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October 27, 2008

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mickael

love is a wonder indeed. yet, whose love is more genuine? perhaps love of juliet from the play? perhaps it's love of the sun giving life every instant? or is it love of a rock which once saved life of a human and took life of a beast?

'it's totally different' - they'd say. indeed so. and for this very reason it is the same. at least thus i heard. from a rock :)

good luck.
mickael

Barry Briggs

Hi Mickael, it's great to hear from you. Thanks for your comment!

Love is always changing, isn't it? Just like everything else in this world. The word for this experience covers so much emotion and expression - even a rock can feel it, even a beast can express it.

Thanks again,
Barry

Harry

Hello Barry,

We were talking about this area in Sociology class the other day. Our Western 'romantic love' ideal is really quite strange: its really a recipe for dissatisfaction much of the time. We look at other cultures where there are arranged, childhood marriages with no opt-out clause and we shudder at the lack of choice, freedom, the lack of 'true love' (on our own western-centric terms)... but are we really any happier with all our choice and freedom? We value highly that we choose our 'perfect match' but there are many cultural, social and learned interpersonal factors at play in who we end up with.

Some other cultures quite rightly consider our values around romantic notions of love truly bizarre.

The cycle of...

infatuation-desire-courtship-engagement...
marriage-children-relationship counselling- divorce-further counselling for all concerned

Does provide a certain amount of economic stability though I suppose!

Here's some wisdom from that old romantic Kodo Sawaki Roshi:

Everybody talks about marrying for love, but isn’t it really just marrying for sex? In the end isn’t it really only about a penis and a vagina? Why doesn’t anybody simply say that he’s fallen in love with a vagina?

Take a look sometime at the face of a dog who’s just had sex. He just stares into space with strangely empty eyes. It’s exactly the same with people – in the beginning they work themselves up into a frenzy, and in the end there’s nothing at all.

A man who understands nothing marries a woman who understands nothing, and everyone says, “Congratulations!” Now that’s something I cannot understand.

http://antaiji.dogen-zen.de/eng/kodo-sawaki-to-you.shtml

Regards,

Harry.

Uku

Good post, Barry.

I think love just is and sometimes it isn't. Like you said, it's constantly changing and as far as I feel, love is all around us. :)

Peace. And love.

Uku

Just wanted to share this story from Paulo Coelho's blog; a short story about love:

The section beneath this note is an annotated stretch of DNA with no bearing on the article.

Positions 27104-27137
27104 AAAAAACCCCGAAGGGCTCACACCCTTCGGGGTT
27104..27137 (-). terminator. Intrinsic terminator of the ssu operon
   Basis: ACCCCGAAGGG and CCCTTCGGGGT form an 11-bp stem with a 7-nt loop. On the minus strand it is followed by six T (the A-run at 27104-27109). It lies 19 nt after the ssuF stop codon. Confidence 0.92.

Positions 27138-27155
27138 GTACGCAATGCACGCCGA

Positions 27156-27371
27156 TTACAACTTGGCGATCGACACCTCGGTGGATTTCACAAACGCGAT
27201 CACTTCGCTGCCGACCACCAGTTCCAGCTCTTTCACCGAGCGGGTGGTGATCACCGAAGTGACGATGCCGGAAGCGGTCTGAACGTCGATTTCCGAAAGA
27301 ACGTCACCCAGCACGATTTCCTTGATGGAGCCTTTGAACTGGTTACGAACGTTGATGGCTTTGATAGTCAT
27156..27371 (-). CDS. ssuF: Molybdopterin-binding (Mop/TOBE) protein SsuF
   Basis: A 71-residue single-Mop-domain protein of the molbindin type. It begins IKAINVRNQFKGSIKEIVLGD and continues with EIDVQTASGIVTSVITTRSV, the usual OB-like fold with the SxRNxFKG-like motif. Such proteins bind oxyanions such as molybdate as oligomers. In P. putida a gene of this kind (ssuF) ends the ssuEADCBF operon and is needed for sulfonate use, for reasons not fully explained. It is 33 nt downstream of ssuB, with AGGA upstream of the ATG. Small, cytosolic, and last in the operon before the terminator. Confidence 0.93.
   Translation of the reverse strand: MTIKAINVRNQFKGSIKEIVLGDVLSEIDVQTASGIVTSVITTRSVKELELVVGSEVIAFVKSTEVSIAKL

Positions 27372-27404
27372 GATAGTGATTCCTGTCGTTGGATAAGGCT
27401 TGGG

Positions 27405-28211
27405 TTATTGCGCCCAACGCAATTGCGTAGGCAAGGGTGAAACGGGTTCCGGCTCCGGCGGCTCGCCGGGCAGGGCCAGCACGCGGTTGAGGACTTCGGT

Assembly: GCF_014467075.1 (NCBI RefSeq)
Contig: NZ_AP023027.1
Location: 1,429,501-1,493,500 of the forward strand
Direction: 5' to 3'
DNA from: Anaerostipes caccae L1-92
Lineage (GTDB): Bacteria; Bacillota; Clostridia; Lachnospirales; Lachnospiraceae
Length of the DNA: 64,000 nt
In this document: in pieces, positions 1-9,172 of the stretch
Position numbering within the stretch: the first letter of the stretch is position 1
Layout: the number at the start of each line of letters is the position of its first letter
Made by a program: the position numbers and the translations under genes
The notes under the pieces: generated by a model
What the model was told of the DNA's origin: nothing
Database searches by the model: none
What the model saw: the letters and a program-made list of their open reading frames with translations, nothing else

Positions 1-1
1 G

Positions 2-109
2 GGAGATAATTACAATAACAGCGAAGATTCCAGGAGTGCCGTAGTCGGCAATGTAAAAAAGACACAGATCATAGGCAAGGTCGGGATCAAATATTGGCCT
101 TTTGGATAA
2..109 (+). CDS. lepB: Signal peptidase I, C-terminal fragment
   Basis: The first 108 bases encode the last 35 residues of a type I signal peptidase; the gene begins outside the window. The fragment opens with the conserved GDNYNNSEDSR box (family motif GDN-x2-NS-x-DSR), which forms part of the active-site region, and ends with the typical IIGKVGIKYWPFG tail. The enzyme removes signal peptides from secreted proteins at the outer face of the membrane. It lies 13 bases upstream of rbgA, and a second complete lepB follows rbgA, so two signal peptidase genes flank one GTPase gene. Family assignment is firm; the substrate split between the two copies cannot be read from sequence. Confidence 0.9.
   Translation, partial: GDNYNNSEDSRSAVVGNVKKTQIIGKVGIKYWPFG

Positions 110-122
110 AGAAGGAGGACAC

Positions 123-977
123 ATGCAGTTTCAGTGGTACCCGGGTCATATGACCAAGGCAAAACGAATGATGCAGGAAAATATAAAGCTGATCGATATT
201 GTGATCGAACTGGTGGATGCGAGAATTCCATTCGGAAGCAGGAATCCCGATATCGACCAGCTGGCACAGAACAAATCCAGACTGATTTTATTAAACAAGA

The cloud and the dune
http://paulocoelhoblog.com/2008/10/28/the-cloud-and-the-dune/#comment-57496

Gassho,
Uku

Uku

Just wanted to share a short story about love from Paulo Coelho's blog. Great story.

http://paulocoelhoblog.com/2008/10/28/the-cloud-and-the-dune/

Gassho,
Uku

Uku

Holy crap! I wrote that comment again because some error occurred in my laptop. But the first comment went through after all. You can delete the first and this comment. :)

Gassho,
Uku

Barry Briggs

Hi Harry, Thanks for your comment and especially thanks for the teaching from Kodo Sawaki Roshi. All of us probably know what it's like to be that dog staring into space. We mistake that for love and then enter the cycle you describe so well. But when teachers describe Great Love, this is not what they mean. As we practice we can find Great Love. For me, an intimate relationship creates the best opportunity for discovering whether I can walk the talk of Great Love. Mostly, I stumble.

Hi Uku, thanks for your comment. There's no doubt that romantic love is always changing. But what about Great Love - do we fall in and out of this? Thanks also for sharing Paulo Coelho's remarkable story about the cloud and dune. The cloud had Great Love and offered itself completely.

In the Zen tradition, the koan "Nan Chuan and the Cat" calls forth Great Love. What can we offer to save the cat? Can we become the cloud?

Harry

Hi Barry,

Maybe I misread this topic title as 'The Misery of love'? :-)

Great Love may be very simple... until its made complicated... by teachers etc!

So you just buy a kesa in your club? You might just have a convertee on your hands, bud.

Regards to you and your Good Lady,

Harry.

Barry Briggs

Hi Harry - "misery of love" - OH YES!

I don't know if Great Love is simple or complicated. Truly, I don't know.

The Korean Zen tradition is very matter-of-fact about most things. You need a kesa? buy one! When hungry, just eat - don't mess with lots of chants 'n' stuff.

How goes the sewing?

Barry

Harry

Hi Barry,

Sewing is on hiatus because I'm not sure I really need one. Maybe I'll just buy one and eat instead!

Regards,

Harry.

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